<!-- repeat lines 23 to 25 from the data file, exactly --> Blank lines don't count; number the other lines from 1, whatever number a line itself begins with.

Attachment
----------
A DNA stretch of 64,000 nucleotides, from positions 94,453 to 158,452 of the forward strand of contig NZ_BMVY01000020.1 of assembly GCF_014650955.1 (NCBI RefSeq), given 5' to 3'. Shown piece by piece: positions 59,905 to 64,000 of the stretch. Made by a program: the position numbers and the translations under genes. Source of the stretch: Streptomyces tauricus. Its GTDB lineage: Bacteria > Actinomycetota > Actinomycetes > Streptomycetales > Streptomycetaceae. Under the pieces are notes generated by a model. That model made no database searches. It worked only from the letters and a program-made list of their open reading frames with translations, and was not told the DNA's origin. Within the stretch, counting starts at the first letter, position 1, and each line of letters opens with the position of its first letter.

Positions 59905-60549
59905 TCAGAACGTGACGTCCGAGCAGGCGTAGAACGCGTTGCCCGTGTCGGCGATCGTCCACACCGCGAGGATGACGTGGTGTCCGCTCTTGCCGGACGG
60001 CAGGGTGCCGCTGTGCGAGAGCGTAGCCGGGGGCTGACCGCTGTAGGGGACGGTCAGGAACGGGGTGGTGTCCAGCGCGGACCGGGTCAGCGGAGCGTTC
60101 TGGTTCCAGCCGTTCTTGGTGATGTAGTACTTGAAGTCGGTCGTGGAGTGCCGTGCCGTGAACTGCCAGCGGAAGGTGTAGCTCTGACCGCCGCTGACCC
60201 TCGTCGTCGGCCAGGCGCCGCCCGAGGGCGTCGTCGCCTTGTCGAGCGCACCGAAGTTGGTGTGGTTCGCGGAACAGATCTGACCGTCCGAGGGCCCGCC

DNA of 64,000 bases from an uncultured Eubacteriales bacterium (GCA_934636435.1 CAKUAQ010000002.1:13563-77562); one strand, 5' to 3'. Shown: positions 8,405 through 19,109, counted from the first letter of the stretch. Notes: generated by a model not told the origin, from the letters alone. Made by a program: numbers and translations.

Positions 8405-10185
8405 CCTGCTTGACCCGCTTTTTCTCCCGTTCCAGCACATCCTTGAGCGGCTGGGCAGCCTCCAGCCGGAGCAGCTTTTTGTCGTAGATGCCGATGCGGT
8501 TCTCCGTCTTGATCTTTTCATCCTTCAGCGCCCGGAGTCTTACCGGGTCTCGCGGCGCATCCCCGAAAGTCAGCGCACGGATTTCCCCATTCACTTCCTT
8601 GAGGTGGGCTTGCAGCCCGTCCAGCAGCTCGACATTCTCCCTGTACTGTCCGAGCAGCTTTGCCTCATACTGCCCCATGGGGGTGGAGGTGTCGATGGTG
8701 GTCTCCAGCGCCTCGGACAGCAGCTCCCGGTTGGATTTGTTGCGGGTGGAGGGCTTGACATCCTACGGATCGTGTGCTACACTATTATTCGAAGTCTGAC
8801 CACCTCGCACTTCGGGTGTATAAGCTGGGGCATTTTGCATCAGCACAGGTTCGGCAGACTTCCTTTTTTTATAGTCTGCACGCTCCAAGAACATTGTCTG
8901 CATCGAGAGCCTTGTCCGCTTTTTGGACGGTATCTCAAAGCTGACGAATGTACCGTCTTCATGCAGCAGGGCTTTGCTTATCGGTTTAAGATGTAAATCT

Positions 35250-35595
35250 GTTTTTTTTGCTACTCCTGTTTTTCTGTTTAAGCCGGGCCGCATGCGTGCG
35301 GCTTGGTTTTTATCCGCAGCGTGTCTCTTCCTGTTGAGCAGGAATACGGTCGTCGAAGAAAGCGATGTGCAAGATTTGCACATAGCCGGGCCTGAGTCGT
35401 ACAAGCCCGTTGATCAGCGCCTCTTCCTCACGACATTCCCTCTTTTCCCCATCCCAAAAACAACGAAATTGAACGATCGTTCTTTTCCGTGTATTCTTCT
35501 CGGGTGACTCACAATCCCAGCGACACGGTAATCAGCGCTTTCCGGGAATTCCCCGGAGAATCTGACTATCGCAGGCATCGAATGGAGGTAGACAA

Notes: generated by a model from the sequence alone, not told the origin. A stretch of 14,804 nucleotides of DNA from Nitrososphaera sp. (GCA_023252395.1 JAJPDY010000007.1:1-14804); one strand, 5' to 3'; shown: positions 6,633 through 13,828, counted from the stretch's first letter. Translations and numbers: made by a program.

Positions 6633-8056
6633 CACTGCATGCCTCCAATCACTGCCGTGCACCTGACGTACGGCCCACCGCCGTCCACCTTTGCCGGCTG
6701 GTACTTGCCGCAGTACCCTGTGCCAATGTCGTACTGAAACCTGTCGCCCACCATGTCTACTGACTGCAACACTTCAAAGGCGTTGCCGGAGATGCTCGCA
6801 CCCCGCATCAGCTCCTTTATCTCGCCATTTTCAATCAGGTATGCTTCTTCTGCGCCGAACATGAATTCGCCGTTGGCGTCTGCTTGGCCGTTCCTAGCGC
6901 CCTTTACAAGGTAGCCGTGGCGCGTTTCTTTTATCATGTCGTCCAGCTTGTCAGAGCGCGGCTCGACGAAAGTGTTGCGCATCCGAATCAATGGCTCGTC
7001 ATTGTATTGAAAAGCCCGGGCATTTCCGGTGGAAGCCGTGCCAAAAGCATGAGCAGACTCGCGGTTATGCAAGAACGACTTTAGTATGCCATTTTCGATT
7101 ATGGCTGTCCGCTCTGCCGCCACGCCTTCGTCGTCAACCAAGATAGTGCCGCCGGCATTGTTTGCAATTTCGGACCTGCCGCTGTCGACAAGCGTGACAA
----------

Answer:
6701 GTACTTGCCGCAGTACCCTGTGCCAATGTCGTACTGAAACCTGTCGCCCACCATGTCTACTGACTGCAACACTTCAAAGGCGTTGCCGGAGATGCTCGCA
6801 CCCCGCATCAGCTCCTTTATCTCGCCATTTTCAATCAGGTATGCTTCTTCTGCGCCGAACATGAATTCGCCGTTGGCGTCTGCTTGGCCGTTCCTAGCGC
6901 CCTTTACAAGGTAGCCGTGGCGCGTTTCTTTTATCATGTCGTCCAGCTTGTCAGAGCGCGGCTCGACGAAAGTGTTGCGCATCCGAATCAATGGCTCGTC